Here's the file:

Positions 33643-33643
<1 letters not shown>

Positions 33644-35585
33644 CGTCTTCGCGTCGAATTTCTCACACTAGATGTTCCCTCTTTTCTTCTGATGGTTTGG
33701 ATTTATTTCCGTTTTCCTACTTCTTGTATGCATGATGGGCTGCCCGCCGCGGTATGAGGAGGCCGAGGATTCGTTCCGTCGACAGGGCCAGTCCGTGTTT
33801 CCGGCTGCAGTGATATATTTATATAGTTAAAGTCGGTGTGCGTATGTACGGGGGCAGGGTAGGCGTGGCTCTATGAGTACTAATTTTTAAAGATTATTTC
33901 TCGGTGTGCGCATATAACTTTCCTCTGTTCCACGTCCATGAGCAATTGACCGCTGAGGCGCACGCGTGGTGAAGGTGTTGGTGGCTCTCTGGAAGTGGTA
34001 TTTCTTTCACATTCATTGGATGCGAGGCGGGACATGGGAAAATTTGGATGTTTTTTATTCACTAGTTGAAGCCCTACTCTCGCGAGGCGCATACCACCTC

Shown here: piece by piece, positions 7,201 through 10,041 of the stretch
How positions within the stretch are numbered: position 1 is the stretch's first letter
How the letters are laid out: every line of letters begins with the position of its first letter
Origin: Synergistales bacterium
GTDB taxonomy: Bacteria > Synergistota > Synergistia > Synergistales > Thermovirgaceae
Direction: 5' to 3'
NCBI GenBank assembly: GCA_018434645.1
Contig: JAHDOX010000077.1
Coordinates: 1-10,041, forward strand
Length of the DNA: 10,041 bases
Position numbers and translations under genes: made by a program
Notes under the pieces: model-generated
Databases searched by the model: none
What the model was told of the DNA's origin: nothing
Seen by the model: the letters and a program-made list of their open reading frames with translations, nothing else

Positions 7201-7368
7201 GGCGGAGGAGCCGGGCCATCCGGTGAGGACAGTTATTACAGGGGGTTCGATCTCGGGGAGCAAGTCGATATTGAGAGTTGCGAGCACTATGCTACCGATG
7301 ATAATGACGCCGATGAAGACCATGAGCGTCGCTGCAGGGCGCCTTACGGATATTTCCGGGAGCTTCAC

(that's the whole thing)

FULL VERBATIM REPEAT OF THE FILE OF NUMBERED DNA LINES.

Positions 33643-33643
<1 letters not shown>

Positions 33644-35585
33644 CGTCTTCGCGTCGAATTTCTCACACTAGATGTTCCCTCTTTTCTTCTGATGGTTTGG
33701 ATTTATTTCCGTTTTCCTACTTCTTGTATGCATGATGGGCTGCCCGCCGCGGTATGAGGAGGCCGAGGATTCGTTCCGTCGACAGGGCCAGTCCGTGTTT
33801 CCGGCTGCAGTGATATATTTATATAGTTAAAGTCGGTGTGCGTATGTACGGGGGCAGGGTAGGCGTGGCTCTATGAGTACTAATTTTTAAAGATTATTTC
33901 TCGGTGTGCGCATATAACTTTCCTCTGTTCCACGTCCATGAGCAATTGACCGCTGAGGCGCACGCGTGGTGAAGGTGTTGGTGGCTCTCTGGAAGTGGTA
34001 TTTCTTTCACATTCATTGGATGCGAGGCGGGACATGGGAAAATTTGGATGTTTTTTATTCACTAGTTGAAGCCCTACTCTCGCGAGGCGCATACCACCTC

Shown here: piece by piece, positions 7,201 through 10,041 of the stretch
How positions within the stretch are numbered: position 1 is the stretch's first letter
How the letters are laid out: every line of letters begins with the position of its first letter
Origin: Synergistales bacterium
GTDB taxonomy: Bacteria > Synergistota > Synergistia > Synergistales > Thermovirgaceae
Direction: 5' to 3'
NCBI GenBank assembly: GCA_018434645.1
Contig: JAHDOX010000077.1
Coordinates: 1-10,041, forward strand
Length of the DNA: 10,041 bases
Position numbers and translations under genes: made by a program
Notes under the pieces: model-generated
Databases searched by the model: none
What the model was told of the DNA's origin: nothing
Seen by the model: the letters and a program-made list of their open reading frames with translations, nothing else

Positions 7201-7368
7201 GGCGGAGGAGCCGGGCCATCCGGTGAGGACAGTTATTACAGGGGGTTCGATCTCGGGGAGCAAGTCGATATTGAGAGTTGCGAGCACTATGCTACCGATG
7301 ATAATGACGCCGATGAAGACCATGAGCGTCGCTGCAGGGCGCCTTACGGATATTTCCGGGAGCTTCAC